28 September 2008

Elegantly sassy

Elegantly sassy is how Mary Doumany described the tunes she was playing last night at the Gods. It suited her performance, as well. Harp is not an instrument I immediately think of in the jazz context, but the Australian Harp Festival was in town for its third biennial get together, and there seemed to be a real strength of jazz and folk interest to supplement the obvious classical bent. I met Mary before the concert and she spoke of playing with the likes of Jeremy Alsop, Paul Grabowski and David Jones. That’s an impressive CV for any player, jazz or otherwise. Also, I’d noticed she was giving a workshop in jazz harp the following day (along with our local Sally Greenaway). She told me it would be mainly concerned with the blues, and given her accompanying vocals, this woman obviously had a broad palette to draw from.

Elegantly sassy was a perfect description. Mary played an alternating mix of instrumental tunes, presumably from her solo harp CD, Elemental, and American popular song, mainly Cole Porter (I get a kick out of you, Let’s fall in love, Night and day, I concentrate on you, Anything goes). The popular song was presented seriously, thoughtfully, perhaps more earnestly than Cole Porter himself may have done, but the cleverness of the lyrics and the composition supported this rendering. I enjoyed the Cole Porter tunes: they are masterpieces, and delightfully tuneful. The instrumentals were presumably more true to the harp repertoire. They seemed variously moody and inventive. A MD original called Spirit seemed to move from mystically floating five time to rapidly arpeggiated six. Another MD original, Fire, sounded of Spain and Arabic harmonies. As times, I thought of films of the 50s or thereabouts, which seemed to commonly feature harp washes in their soundtracks. But I particularly liked a ring-in, the country ballad, Miss Otis regrets. Mary pared this down to a bass pedal accompanied by a sensitively improvised vocal melody line that expressed a jazz sensibility. I also heard this jazz sensibility elsewhere, in some intriguing scales on this most delicate of instruments, in a rendering of blues chords, and in a story of a classical listener who observed that she didn’t play exactly as written in her published charts. But there was still that approach which we know and love from the harp: fast, repeating scalar fragments or arpeggiated runs, sometimes with an embedded melody, other times with a sharp and clear melody overlaid and ringing like a classical guitar. Mary was sassy enough to finish with requests: that memorable ballad, Smoke gets in your eyes, and that quintessentially common jazz number, Summertime. Someone likened her to Blossom Dearie after the concert, but I’d been thinking Patricia Barber. Either way, these are worthy references.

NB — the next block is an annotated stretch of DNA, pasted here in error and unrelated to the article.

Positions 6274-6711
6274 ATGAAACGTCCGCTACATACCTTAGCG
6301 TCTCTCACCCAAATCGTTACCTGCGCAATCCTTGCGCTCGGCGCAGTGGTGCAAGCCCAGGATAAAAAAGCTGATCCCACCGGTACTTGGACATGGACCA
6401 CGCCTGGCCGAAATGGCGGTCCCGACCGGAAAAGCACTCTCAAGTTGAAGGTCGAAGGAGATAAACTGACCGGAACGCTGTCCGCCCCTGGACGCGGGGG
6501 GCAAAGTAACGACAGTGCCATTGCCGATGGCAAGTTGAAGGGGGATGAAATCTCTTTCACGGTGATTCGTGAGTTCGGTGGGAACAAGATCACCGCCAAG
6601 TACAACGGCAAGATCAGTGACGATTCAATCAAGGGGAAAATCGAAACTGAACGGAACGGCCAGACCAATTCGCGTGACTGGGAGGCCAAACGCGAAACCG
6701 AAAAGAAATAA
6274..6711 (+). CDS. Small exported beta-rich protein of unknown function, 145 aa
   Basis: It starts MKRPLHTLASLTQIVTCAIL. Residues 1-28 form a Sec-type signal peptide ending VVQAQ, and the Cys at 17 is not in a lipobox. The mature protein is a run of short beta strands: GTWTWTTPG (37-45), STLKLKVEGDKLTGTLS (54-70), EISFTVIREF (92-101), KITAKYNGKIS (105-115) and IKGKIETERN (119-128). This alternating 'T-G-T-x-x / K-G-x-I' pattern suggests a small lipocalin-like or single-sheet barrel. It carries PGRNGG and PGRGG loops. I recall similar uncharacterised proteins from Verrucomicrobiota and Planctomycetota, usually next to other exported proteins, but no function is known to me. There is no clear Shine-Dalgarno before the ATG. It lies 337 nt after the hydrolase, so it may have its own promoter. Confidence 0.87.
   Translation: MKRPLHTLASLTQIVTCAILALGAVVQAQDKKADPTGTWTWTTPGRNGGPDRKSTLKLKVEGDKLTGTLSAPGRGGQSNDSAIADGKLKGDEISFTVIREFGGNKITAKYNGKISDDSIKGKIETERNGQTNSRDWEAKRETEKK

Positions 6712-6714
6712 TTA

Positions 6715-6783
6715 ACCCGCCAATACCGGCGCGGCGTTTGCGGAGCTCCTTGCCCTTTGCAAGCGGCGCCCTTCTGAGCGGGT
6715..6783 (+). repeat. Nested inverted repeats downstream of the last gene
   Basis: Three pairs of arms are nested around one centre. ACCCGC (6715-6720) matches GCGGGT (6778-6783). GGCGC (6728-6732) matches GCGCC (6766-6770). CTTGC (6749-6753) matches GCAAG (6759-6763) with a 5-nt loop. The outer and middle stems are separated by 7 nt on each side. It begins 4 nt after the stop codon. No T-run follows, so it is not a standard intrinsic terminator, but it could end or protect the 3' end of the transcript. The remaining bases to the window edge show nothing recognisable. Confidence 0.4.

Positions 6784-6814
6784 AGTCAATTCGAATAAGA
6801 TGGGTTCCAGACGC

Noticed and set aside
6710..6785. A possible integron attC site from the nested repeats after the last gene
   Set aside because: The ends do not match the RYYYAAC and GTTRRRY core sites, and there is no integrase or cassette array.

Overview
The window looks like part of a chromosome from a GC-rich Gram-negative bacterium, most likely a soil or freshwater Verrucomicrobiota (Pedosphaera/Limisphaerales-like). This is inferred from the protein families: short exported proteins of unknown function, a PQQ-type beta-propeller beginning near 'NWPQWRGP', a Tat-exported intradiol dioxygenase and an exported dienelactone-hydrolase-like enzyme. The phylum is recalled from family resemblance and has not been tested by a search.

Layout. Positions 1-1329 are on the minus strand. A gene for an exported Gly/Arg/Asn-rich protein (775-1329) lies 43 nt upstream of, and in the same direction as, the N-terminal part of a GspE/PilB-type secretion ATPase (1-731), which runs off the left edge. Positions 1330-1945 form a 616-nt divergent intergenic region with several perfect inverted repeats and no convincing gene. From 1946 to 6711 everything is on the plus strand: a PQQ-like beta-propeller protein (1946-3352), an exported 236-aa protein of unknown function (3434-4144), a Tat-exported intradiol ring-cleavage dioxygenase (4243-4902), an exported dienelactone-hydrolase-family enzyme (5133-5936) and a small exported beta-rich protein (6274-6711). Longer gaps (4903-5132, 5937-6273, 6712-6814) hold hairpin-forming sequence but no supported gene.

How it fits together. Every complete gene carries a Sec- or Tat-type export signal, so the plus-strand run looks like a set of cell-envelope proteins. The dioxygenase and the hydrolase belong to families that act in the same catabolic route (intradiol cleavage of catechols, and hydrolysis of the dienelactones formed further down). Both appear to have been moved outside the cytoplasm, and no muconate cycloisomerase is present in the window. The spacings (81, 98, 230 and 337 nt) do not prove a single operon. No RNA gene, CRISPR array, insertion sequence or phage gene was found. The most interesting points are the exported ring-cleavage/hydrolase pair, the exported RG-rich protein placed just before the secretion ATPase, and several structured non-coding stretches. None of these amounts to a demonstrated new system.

And I learnt various things about the harp. The red strings are Cs and the brown strings are Fs, and the strings are like the white notes on a piano. There are lots of coloured strings, so it’s got a large range. Apparently, it extends over 4 octaves below middle C. Strings are variously nylon, gut or wound. There are seven pedals, one each for a note, each allowing sharp, natural or flat settings for that note. Mary had to tune up during the session, so it’s obviously a sensitive instrument, although she said it’s solid (“like a piece of furniture”). I now find a pedal harp weighs 34kg.

So, it was a new experience for me. Pleasant and mellifluous, as you’d expect, with nostalgic reminiscences and a satisfying, romantic, even hypnotic atmosphere. A very nice twist on the jazz idiom.


Anonymous said...

"Miss Otis Regrets" a country ballad?!?! Somehow I don't think that's what Cole Porter intended...

Anonymous said...

I've seen and heard Mary Doumany myself....in Melbourne. Her performances are unforgettable....but what's this SASSY?? It's about time people knew that SHE makes the harp sexy!